DMCA Takedown notice - what does my client do now?
January 12, 2015 3:20 PM   Subscribe

YANML or even HL but tossing this out anyway: My client took an online course with a specific teacher. She (client) later taught a course on the same topic - a general topic where you can find any number of people teaching this non-copyrighted material (let's say she's teaching personal development skills)) Client receives notice from former teacher that she's using copyrighted material - which she's not - and that the agreement she signed for the class she took stated she couldn't use the material (which she's not) Today she gets a DMCA notice.

It's a general topic and while what my client IS teaching is similar, she has written up all her own materials, wrote her own copy for the website and has several significantly different things in her class that the original teacher did not.

We're trying to figure out what she needs to do as the teacher is being quite stubborn over it.

"now she's telling me that she talked to her lawyer before she messaged me and that he told her that it would be a breach of contract for me to teach my class . And she's saying that the disclaimer on her website specifically prohibits her students from teaching any of these subjects. She said I could reword my sales page and that would make things better. Not sure how I could though, it isn't worded the same as hers"

How is it that someone can claim copyright over a common thing? The conversation my client had with the teacher earlier (above) was prior to the DMCA notice today.

TL;DR: my client's content is original, the flow of the course is original and yet former teacher is claiming copyright issues. This is a common topic taught by many. If things are different, how is it a copyright violation? And what should my client do?

IANAL either, obvs.
posted by Mysticalchick to Computers & Internet (13 answers total) 3 users marked this as a favorite
 
Could you clarify in what sense this person is your client? Are you personally involved in the either the classes or website?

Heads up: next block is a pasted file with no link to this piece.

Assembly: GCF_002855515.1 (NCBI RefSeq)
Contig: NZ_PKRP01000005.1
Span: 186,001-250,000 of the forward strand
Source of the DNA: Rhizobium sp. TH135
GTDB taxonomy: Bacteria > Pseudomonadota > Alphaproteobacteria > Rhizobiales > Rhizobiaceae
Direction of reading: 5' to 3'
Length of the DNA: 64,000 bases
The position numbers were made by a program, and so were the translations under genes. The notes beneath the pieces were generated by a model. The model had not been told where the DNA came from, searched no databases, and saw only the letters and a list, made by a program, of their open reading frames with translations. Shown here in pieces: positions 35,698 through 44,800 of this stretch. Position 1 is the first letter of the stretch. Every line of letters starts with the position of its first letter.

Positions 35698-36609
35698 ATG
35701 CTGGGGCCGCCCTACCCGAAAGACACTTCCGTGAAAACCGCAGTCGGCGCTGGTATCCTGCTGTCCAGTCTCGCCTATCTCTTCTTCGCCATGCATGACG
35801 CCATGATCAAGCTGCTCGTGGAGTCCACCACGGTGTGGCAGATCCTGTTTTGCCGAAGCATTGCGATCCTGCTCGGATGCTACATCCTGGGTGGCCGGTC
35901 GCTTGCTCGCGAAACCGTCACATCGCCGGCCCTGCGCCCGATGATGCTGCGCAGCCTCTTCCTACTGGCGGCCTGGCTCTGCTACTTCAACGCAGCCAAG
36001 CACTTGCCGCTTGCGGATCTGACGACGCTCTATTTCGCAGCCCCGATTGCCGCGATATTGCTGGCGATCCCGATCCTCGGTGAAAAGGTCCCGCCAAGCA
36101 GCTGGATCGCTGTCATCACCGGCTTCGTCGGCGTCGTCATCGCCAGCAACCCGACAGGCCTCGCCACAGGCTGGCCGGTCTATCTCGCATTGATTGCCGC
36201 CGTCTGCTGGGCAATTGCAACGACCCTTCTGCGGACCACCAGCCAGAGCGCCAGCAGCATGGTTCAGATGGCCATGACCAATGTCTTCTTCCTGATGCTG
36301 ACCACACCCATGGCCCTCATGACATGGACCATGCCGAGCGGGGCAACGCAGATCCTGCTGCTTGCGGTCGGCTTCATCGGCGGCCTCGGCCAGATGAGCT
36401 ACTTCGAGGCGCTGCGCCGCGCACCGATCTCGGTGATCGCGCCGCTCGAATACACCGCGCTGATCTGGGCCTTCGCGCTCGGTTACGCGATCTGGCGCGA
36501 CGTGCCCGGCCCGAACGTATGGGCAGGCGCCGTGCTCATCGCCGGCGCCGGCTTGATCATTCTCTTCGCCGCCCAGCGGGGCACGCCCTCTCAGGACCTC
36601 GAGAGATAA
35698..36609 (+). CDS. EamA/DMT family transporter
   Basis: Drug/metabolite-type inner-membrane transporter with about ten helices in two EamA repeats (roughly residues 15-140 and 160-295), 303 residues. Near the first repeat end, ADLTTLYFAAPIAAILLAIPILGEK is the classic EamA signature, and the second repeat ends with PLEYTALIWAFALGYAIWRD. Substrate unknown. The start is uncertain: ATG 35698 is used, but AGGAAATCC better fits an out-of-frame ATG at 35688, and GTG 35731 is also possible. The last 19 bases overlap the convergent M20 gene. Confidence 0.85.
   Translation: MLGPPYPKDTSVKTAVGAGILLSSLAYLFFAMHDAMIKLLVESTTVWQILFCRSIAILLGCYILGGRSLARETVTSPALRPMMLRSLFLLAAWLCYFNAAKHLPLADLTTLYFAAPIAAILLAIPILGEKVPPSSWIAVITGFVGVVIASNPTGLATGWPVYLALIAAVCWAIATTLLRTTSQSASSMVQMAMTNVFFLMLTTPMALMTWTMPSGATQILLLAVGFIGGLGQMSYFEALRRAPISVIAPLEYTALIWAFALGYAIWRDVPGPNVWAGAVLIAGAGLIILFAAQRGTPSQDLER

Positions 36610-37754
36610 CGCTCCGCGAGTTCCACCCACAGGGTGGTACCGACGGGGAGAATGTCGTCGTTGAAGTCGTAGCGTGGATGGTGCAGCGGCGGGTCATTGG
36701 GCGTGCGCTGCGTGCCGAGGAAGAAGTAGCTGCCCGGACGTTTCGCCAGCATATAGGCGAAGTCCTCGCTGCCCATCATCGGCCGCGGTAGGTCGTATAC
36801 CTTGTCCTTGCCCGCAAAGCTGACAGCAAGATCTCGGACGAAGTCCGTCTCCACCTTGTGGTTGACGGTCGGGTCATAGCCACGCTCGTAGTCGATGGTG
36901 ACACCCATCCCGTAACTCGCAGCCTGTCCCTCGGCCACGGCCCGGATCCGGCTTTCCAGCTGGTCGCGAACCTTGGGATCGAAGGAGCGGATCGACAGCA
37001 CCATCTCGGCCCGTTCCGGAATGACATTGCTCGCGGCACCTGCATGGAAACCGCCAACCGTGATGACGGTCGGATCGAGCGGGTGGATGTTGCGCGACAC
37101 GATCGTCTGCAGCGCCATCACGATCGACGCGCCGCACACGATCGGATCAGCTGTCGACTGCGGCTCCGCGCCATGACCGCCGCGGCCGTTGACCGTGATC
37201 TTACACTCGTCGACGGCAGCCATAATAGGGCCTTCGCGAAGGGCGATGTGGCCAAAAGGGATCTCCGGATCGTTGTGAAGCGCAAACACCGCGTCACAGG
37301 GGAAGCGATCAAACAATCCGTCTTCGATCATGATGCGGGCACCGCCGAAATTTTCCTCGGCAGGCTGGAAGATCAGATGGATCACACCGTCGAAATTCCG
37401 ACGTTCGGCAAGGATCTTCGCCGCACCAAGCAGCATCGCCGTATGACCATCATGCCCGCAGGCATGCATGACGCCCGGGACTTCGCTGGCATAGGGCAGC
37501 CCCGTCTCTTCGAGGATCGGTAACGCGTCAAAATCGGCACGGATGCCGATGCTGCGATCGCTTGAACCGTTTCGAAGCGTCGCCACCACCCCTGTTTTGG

posted by a box and a stick and a string and a bear at 3:26 PM on January 12, 2015 [1 favorite]


Response by poster: I am a business coach and my client is the person in question. I am not personally involved but she asked me for guidance on the issue.
posted by Mysticalchick at 3:29 PM on January 12, 2015


Best answer: Your client should ask for a detailed description of the infringement. Some boilerplate for you:
Please provide in as much detail as possible:

  • Specific identification of the portions of your work you claim are being infringed upon. If this material exists online, please provide the URL, with sufficient detail so to facilitate finding the material and verifying its existence.
  • Identification of the specific material that is claimed to be infringing, including its location on any page identified by URL, with sufficient detail so to facilitate finding the material and verifying its existence.
  • Contact information for you or your representing attorney, including name, address, telephone number, and email address.
  • A statement by you or your representing attorney that you have a good faith belief that the disputed use is not authorized by the copyright owner, its agent or law.
  • A statement by you or your representing attorney that the above information in your Notice is accurate, under penalty of perjury, and that, also under penalty of perjury, you are the copyright owner or authorized to act on the copyright owner’s behalf.
  • A physical or electronic signature of the owner of the copyright that has been allegedly infringed or a person authorized to act on behalf of the owner.

  • If all this is provided, remedy anything that is actually infringing and reject the rest. If an actual legal suit is filed against your client, then your client has no choice but to lawyer up.
    posted by erst at 3:40 PM on January 12, 2015 [4 favorites]


    Best answer: Your client needs a lawyer, frankly.

    IANYL, but DMCA protects the expression of an idea, not the ideas themselves; if your client actually wrote all the text and prepared all the material, the original instructor has no valid copyright claim.

    If the original instructor is claiming breach of contract, that's a different legal issue.

    She can sit and wait to see if the actual legal demand is forthcoming.

    But if the former teacher files a DCMA claim with your client's webhost, she should be prepared to defend herself with her hosting company. That's a common tactic, and it takes very little to send a DCMA claim, and many webhosts accept them on face value.
    posted by suelac at 3:41 PM on January 12, 2015 [3 favorites]


    Pretty much every state has a lawyer referral hotline that will guide this person to an attorney who does practice in this area. Most will do a free consult, some even over the phone. But if not, it's probably worth a couple hundred bucks just to see where they stand and maybe for a "get bent" letter if it turns out this DMCA notice is BS.